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Frequently asked questions about programme and site approval

What approval do I need for ACCS?

For Acute Care Common Stem (ACCS) you must have support from the Intercollegiate Board for ACCS Training (IBACCST).

You must have approval for each of the programmes a doctor in training will gain competences in. This is because ACCS anaesthetics, ACCS emergency medicine and ACCS acute medicine and foundation (though related) all have different curricula and supervision requirements.

What do I do if the name of a trust or board has changed or has split?

We are notified of trust or board name changes by the Organisational Data Service (ODS). If a trust or board has split you should let us know which part of the trust is retaining the training by emailing quality@gmc-uk.org.

Do I need approval for a location where different doctors in training do clinics, day cases etc. for less than two sessions per week each?

Not necessarily, as individual doctors in training will be spending only two sessions or less per week there (so gaining most of their CCT competences in approved environments).

However, if a location is being routinely used for a number of doctors in training you might want to request approval if it would be helpful to appear as an approved location on our published list (for example to include it within your quality management processes).

Do I need approval for community training posts linked to hospitals?

Some doctors in training, for example in paediatrics, often spend more than two sessions per week outside their main hospital base. They are in a few different locations but a doctor is not in one single location for more than two sessions.

If the main hospital base is approved, the multiple locations outside the main hospital don't need approval as the doctor in training is not spending more than two sessions per week there.

If a location is being routinely used for a number of doctors in training you might want to request approval if it would be helpful to appear as an approved location on our published list.

If a hospital is approved but has a separate location within it, does the separate wing/building need approval?

We often see other buildings, for example a maternity hospital, which is part of the main hospital but run as a single healthcare provider. Separate approval is not required because the separate buildings are part of the same healthcare provider.

If however, the other building is named and administered through separate governance arrangements you will need to request separate approval. This will be useful if, in our example, the maternity hospital became subject to enhanced monitoring. You could then be clear which senior managers are responsible.

When do I need separate approval for vascular surgery and general surgery programmes at the same location?

Vascular surgery is now a stand-alone specialty with specific competencies required. So it must have separate approval, even for the general surgery elements. Although they are similar, they are not the same.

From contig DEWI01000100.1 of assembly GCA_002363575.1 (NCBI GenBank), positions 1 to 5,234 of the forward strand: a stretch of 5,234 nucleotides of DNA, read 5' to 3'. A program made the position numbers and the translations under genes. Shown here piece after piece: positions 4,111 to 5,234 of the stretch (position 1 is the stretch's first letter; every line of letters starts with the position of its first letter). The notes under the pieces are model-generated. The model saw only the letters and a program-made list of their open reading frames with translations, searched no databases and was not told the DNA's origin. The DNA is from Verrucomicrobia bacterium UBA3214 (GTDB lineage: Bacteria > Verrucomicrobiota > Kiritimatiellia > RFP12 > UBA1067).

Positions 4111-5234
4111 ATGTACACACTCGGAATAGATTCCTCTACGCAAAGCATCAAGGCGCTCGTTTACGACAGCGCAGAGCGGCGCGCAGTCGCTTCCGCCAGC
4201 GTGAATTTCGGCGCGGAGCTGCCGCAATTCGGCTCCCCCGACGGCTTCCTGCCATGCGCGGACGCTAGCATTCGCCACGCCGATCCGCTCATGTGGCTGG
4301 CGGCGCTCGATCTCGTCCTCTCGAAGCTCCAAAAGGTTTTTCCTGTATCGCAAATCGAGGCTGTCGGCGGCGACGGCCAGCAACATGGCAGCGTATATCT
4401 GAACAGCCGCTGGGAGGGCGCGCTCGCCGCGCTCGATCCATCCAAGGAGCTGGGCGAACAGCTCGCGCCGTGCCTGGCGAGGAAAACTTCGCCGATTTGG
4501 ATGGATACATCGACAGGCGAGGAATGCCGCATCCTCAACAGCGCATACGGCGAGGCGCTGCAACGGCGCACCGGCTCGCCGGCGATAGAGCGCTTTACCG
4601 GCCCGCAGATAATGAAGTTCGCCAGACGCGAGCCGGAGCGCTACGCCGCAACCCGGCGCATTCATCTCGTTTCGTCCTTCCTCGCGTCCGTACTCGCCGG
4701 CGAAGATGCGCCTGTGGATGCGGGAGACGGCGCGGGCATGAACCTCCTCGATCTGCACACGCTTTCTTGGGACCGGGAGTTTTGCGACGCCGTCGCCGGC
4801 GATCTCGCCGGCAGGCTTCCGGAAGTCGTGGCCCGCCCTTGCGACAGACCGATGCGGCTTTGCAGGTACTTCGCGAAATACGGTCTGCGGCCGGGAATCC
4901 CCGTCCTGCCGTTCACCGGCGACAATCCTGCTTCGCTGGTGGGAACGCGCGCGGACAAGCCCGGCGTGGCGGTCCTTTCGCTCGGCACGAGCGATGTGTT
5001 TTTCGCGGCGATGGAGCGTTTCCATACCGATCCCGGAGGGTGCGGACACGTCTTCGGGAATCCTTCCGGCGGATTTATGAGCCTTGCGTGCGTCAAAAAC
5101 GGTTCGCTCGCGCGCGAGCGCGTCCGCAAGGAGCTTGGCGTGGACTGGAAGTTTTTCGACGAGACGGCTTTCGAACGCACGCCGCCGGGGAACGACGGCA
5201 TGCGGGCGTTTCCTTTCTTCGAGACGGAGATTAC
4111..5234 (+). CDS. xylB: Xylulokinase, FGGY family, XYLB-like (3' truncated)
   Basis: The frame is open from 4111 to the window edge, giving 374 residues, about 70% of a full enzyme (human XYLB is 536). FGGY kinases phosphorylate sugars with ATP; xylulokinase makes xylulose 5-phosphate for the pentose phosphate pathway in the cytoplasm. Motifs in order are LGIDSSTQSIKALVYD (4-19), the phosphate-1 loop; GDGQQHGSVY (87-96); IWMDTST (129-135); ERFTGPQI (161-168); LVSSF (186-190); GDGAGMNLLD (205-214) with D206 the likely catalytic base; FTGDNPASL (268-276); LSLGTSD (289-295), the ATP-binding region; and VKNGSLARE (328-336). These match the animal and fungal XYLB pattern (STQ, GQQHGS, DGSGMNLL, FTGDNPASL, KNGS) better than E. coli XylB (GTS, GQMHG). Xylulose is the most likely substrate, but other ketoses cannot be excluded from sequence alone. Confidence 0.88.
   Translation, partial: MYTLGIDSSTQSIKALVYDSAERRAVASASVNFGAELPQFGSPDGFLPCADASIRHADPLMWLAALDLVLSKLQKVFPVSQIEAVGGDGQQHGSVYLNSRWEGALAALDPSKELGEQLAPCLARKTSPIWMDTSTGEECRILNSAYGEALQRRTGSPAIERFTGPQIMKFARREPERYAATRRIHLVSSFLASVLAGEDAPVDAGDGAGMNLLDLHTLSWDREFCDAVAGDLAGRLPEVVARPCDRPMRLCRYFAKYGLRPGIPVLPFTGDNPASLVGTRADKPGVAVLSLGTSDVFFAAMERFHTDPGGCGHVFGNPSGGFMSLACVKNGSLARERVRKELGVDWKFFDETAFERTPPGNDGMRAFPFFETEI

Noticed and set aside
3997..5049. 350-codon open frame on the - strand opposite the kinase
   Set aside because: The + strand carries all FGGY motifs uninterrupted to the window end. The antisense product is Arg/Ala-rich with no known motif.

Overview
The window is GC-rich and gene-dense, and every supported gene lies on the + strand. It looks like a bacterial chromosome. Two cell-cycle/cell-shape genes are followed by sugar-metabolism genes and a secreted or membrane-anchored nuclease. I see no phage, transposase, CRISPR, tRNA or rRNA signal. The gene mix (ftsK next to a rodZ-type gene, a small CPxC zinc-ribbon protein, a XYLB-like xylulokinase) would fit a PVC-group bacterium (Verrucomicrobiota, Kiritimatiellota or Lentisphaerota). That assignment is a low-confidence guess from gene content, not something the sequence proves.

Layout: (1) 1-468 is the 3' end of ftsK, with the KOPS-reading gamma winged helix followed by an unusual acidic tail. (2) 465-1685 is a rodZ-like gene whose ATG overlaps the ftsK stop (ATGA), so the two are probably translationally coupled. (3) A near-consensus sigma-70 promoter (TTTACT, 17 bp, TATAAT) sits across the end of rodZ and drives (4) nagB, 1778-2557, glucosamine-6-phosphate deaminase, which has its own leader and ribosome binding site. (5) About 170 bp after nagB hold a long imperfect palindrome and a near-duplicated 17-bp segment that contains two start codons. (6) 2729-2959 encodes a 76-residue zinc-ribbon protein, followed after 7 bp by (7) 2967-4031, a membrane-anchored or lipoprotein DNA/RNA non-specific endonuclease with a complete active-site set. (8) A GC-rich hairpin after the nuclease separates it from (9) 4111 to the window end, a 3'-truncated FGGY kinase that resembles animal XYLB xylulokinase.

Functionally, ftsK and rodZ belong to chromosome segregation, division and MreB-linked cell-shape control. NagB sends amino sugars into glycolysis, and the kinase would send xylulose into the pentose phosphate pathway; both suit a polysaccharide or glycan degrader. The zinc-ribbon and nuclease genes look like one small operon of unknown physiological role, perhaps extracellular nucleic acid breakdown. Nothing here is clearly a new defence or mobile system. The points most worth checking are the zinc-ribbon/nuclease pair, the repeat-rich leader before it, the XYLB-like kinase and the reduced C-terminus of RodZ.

Can F2 doctors be placed in GP practices that have been approved for GP training?

No. You must have separate approval for the Foundation Programme in each GP practice. Doctors in GP training and doctors in Foundation training have different curricula and supervision requirements.

You may choose to approve all GP practices for Foundation Programme training (if they can deliver the appropriate supervision and competences). It doesn't matter if you don't rotate F2 doctors into the practice in a given year. As long as doctors in training only move into practices that meet our standards you shouldn't have to change the paperwork each year.

How do I work out what GP training locations need approval?

The same principles for the acute setting and hospitals should be applied to GP practices. If the GP practice has different GP trainers, systems for raising concerns, and governance processes then it should be approved separately.

Some practices run outreach clinics without a permanent practice but doctors in training visit regularly to provide services to the community. In this example, the practice is effectively a mobile practice where supervision and systems for raising concerns rotate across locations. You don't need separate approval for each building linked to the practice.

Sometimes the governance is the same across locations and the trainee is still linked to the same GP trainer, but the clinical teams are different and the trainer may not be present. In this situation the quality of training and the support may be different, so it may be helpful to separately identify the location. You should exercise your discretion in a way that will help you identify and deal with concerns about training. You might decide there is a benefit to the clinics being identified as approved locations for your programmes.